Monday, March 14, 2011

Caribbean Cruise

The night was dark and moonless as the brig slipped ever closer to the moorings.  The vague outline of the pirate ship's masts and her form, tied to the dock, began to take shape.  But for the odd light showing in the Tower of the Wolf, navigation would have been nigh unto impossible.  Each man aboard, be he marine or sailor, tensed in anticipation of being discovered.  Would it come in the form of a signal rocket, the rattle of musketry, or the roar of a cannon.  Incredibly, no alarm sounded as the brig gently and expertly eased up against the dock.  The lieutenant of marines quickly saw that sleepy figures were stirring on the dock, the ill-disciplined pirate watch had fallen asleep on duty.  "With me men; charrrrr..." as he hooks his foot on a loose line and tumbles into the water.  Splash!

Or at least that's how I rationalize the marines failing to charge home against the totally surprised pirates and to make matters worse, falling into disorder.

The scene as the marines falter and the pirates awaken.
The premise for the action above and to follow is taken from a copy of Miniatures Wargames in the 1990s.  A Spanish possession in the Caribbean is being raided by the British seeking plunder, harm to the Spanish and the elimination of a pirate threat.  All while attempting to conserve the British force for future operations.

The British had sufficient long boats and barges to land most of their force in one wave, plus a shallow draft brig that was allowed to get within 6" of shore and a bomb vessel for bombardment.  Their "army" contained a combined force of Royal Marines, a converged Grenadier unit, Highlanders, colonial Rangers, a light gun with crew, and some light dragoons.  The Spanish forces meanwhile had three units of regular or raw infantry, one of which was detailed to help protect the pirates who were providing a regular stipend to the colonial governor.  Their best infantry was a unit of Free Men of Color who had a motivation to protect their island.  Two cannons, a small group of regular dragoons and some militia light cavalry rounded out the defenders.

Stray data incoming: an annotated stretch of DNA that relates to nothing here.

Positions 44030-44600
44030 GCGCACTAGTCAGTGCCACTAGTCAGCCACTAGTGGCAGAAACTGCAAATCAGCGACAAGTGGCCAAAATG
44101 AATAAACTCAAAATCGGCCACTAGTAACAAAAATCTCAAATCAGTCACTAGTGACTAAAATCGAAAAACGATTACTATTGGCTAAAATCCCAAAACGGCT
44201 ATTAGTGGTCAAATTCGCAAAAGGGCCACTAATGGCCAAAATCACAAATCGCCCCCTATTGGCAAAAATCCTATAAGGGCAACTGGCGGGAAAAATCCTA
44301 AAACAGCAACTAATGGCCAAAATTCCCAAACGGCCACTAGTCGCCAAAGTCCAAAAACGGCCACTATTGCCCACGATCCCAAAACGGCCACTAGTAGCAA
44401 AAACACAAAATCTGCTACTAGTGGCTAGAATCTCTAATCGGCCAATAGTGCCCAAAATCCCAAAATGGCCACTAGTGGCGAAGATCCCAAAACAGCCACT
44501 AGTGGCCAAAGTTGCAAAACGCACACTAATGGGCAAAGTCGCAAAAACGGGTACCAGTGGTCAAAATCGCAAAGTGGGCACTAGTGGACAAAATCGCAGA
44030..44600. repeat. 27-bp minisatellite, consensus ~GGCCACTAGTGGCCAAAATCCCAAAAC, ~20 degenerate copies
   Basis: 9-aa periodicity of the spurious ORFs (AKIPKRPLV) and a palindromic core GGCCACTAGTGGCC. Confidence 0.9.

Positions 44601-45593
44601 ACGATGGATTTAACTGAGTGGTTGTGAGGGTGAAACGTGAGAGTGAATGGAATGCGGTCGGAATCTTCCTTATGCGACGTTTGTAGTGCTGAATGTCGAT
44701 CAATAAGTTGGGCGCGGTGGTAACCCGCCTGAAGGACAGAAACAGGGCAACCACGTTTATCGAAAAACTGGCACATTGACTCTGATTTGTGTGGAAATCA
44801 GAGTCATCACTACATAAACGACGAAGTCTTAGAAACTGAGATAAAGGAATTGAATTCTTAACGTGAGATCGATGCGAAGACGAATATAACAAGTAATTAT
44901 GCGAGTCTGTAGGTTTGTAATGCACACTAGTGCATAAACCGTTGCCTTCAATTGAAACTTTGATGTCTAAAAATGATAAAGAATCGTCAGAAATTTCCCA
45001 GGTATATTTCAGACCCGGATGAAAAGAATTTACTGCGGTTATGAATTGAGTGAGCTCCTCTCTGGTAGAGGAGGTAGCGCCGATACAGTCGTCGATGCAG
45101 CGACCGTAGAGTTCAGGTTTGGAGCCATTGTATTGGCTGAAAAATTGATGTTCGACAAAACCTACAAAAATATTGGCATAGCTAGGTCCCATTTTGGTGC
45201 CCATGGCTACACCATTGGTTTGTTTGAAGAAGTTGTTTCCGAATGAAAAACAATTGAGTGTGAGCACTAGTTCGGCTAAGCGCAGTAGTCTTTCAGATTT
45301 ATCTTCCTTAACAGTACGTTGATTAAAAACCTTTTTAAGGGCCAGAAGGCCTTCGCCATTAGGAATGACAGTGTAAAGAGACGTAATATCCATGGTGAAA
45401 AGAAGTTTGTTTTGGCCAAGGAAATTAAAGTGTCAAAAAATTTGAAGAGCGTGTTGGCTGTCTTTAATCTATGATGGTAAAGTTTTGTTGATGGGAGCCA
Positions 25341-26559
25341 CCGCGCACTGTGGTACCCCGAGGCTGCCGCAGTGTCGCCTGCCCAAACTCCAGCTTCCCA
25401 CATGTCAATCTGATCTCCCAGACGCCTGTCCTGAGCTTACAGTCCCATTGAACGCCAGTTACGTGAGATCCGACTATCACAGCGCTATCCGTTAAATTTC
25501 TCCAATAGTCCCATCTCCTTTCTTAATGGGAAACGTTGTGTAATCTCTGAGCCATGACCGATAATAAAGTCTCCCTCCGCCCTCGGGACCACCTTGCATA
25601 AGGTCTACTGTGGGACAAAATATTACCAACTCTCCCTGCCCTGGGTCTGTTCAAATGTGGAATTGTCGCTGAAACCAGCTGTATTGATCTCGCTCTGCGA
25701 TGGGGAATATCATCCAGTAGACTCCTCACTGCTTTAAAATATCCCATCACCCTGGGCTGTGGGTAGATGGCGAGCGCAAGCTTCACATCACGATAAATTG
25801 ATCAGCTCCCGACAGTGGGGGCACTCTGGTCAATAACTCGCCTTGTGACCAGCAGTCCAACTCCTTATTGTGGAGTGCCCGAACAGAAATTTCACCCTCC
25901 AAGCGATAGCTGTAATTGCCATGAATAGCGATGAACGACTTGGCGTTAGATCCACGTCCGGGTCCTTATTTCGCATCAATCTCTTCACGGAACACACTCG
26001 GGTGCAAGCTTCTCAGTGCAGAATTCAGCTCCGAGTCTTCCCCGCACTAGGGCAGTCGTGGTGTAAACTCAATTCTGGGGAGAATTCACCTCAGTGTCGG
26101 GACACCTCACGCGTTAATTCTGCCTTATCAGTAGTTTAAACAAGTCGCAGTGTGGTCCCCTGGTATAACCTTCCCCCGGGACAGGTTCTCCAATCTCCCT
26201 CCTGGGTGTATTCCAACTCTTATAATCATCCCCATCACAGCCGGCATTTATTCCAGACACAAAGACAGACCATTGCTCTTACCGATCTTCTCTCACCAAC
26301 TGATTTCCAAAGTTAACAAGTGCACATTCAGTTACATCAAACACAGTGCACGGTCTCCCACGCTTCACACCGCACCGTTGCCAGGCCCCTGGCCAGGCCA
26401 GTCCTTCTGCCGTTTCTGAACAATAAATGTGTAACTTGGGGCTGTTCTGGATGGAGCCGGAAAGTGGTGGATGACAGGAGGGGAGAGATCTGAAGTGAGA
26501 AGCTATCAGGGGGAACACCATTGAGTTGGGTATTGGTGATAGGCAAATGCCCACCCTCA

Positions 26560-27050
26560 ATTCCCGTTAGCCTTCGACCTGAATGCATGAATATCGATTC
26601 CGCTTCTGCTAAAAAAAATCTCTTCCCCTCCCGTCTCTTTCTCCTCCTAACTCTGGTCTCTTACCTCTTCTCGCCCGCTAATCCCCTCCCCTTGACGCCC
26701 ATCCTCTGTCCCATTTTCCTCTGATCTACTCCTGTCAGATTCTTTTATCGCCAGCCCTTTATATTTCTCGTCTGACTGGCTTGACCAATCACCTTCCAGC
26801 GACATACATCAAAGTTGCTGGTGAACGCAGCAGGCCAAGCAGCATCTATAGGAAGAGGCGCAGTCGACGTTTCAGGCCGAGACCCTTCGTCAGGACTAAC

The previous day young midshipman Cornblower in a cutter had engaged the pirate ship in direct disobedience of orders.  He had disappeared over the horizon in pursuit and is presumed lost.  The pirate ship meanwhile was so damaged that guns had been placed ashore as her decks were nearly awash.  So much for cutting her out.

The center of the playing area had a five-sided field work with two 12 lb. cannons.  The illustrated model is not nearly as imposing as reality, but was what was available.  Attackers could run over the top without need for ladders.

The substitute fortification on a low rise.
 As it turns out, Cornblower's men had swam ashore as their cutter sank.  Unable to salvage a gun, he had six sailor castings and two gunners, just in case one should be captured.  They had been hiding out in a friendly tavern (English gold spends well too.) and had attempted to signal the fleet thought to be off shore.

Right away we knew it was going to be an odd day because time and again players bucked the odds to either fail highly favorable rolls, or succeed at low chance attempts.  The pendulum swung to and fro freely.

The Crown forces plan was to attack the pirates under cover of darkness while the mortar boat reduced the shore battery to fertilizer.  Then several boats would land where the signal lights had been showing while others rowed up the river past the reduced fortification.  Unfortunately there was no aiming point for the mortar so daylight came with the garrison awake due to the escapade at the pirate dock and ready to make things difficult.
Regular, dragoons and Free Men outside the old school town.
 The rallied marines at the pirate landing attempted to rush the defenders only to find that the cowardly pirates were filled with a deadly resolve (morale rating of 1d10 [min. 3] and a roll of 9) which threw them back onto their brig.  correctly judging this coup de main wasn't going to work they began to work their way out, fighting an unfavorable wind as the pirate cannons began to fire.
Elsewhere the boats started ashore as a lucky shot put men into the drink and the British light gun to the bottom.

Boats are scratch built, as is the mortar boat in the distance.
 On the British left the barges made land without ripping out any bottoms and began to disgorge Rangers and Light Dragoons.  As they did so, Cornblower and his survivors emerged to encourage them.
The mortar boat was not having a good day.  A great many duds were rolled and when shots did land properly they failed to achieve the desired results.  So the shore fortification was very much still in business as the boats who were originally supposed to go up the river started to pull for shore.

Rescuing survivors from the sunken longboat.

Pull men, pull for your lives!
 To be continued.....

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